My BMW prefers premium gas.
The dilapidated wooden sign said, Gas - two miles. I pulled off the single lane highway and pulled up to the pump. No way this place was going to accept my Visa Card. I had two twenties, enough to get me back to the interstate and civilization.
The woman at the counter looked older than my Aunt Marie, who had died twelve years ago in a horrible city transit bus collision while picking up some dry cleaning for her husband, the night manager at the local Denny’s, the one at the East end of town close to the new Wal-Mart.
An unlit cigarette in a black plastic holder hung from her mouth.
I gave her an uplifted, “Morning, forty dollars, fill her up, please.”
The haggard of a woman, wearing a faded and yellowed sweater with long sleeves, looked at me as if I had leprosy and my body parts were falling onto the filthy linoleum at an alarming rate.From her slurred voice, I noticed an empty bottle of Peach Snaps standing by a half eaten grilled cheese sandwich made with ungrilled white bread, with the crust removed.
She hissed, “Which pump?”
The front window, obstructed by broken down cardboard boxes and a full sized ragged cardboard cutout of Bobby Allison, drinking a Miller High Life revealed one pump. When I pulled up I had failed to see the number four scribbled across the rusted surface with a black magic marker, the type with the wide tip.
I cleared my throat. “Pump number four, please.”
Maybe business had been bad, bad enough to force the cut-rate gas company to cart off the other tree rusted pump.
Grandma Moses held up the bills to the light from one of two burned out fluorescent lights and called out, ”Fill er’ up, pump number four, two good twenties, ” as if she was hollering to the cook, back in the kitchen to grill another freezer burned and bag up an order of cold oil soaked fries - to go.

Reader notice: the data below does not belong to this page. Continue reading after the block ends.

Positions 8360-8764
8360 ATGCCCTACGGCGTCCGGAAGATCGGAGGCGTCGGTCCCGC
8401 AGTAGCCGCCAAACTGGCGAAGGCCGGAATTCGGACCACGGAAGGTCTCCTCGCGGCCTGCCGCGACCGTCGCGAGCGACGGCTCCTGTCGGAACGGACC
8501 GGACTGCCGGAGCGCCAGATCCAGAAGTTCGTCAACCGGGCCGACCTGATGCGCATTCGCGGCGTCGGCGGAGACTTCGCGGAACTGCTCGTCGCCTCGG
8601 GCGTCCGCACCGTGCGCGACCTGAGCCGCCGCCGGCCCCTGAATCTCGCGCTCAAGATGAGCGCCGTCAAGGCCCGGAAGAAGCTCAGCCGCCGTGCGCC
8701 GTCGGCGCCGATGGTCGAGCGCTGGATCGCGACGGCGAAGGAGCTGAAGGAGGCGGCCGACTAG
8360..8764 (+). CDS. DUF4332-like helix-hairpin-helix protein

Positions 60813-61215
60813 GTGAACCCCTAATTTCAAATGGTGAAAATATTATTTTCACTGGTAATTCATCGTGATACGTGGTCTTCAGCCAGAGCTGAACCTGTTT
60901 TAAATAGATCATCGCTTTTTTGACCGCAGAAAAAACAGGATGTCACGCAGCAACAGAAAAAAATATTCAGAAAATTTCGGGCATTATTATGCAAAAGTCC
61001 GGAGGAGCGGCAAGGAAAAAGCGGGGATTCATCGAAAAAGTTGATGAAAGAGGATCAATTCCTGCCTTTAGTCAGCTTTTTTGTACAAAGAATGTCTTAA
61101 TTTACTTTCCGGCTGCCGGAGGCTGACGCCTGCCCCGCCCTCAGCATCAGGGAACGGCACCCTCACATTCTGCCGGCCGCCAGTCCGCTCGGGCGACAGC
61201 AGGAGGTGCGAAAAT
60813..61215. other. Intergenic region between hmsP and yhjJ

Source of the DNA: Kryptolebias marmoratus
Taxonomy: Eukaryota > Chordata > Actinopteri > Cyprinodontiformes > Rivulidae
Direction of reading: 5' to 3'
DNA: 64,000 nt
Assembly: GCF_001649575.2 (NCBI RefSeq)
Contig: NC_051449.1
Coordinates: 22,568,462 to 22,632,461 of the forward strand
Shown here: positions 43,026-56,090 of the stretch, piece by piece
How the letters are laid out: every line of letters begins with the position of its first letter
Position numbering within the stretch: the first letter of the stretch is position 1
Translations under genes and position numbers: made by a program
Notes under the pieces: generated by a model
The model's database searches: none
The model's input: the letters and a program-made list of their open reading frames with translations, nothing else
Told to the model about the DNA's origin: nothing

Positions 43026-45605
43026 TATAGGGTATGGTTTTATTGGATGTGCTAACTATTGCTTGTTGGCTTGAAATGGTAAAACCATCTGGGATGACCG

The courtesy latch, that locks fuel nozzle lever in place, had long been broken off, forcing me to risk a hand cramp holder the lever as forty bucks worth of regular, the single grade they served, dribbled into my tank. I had time for my entire life to march in front of me, in what seemed like real time. I had planned using the station's restroom, while filling up, but I would have to hold it as the dollars and cents creped by. The smell of stale gas enveloped me, most likely delivered near the turn of the century. I studied the discolored gas hose and noticed several jagged lacerations in various locations. I’d never studied the fluid mechanics of flammable gases but I could accurately predict, with no pump shutoff button in sight, in the near future, a giant ball of fire was going to erupt, taking out pump number four and at least half of the rundown gas station. The odds of that old woman surviving were next to nill.
The pump squealed and got my attention as the gallon numbers crawled to a stop and a clunk and a metallic sounding thud rattled the air. I headed towards the restroom for some sanitary and sanity relief. The crapper door was locked, which meant another encounter with the gas attendant from hell.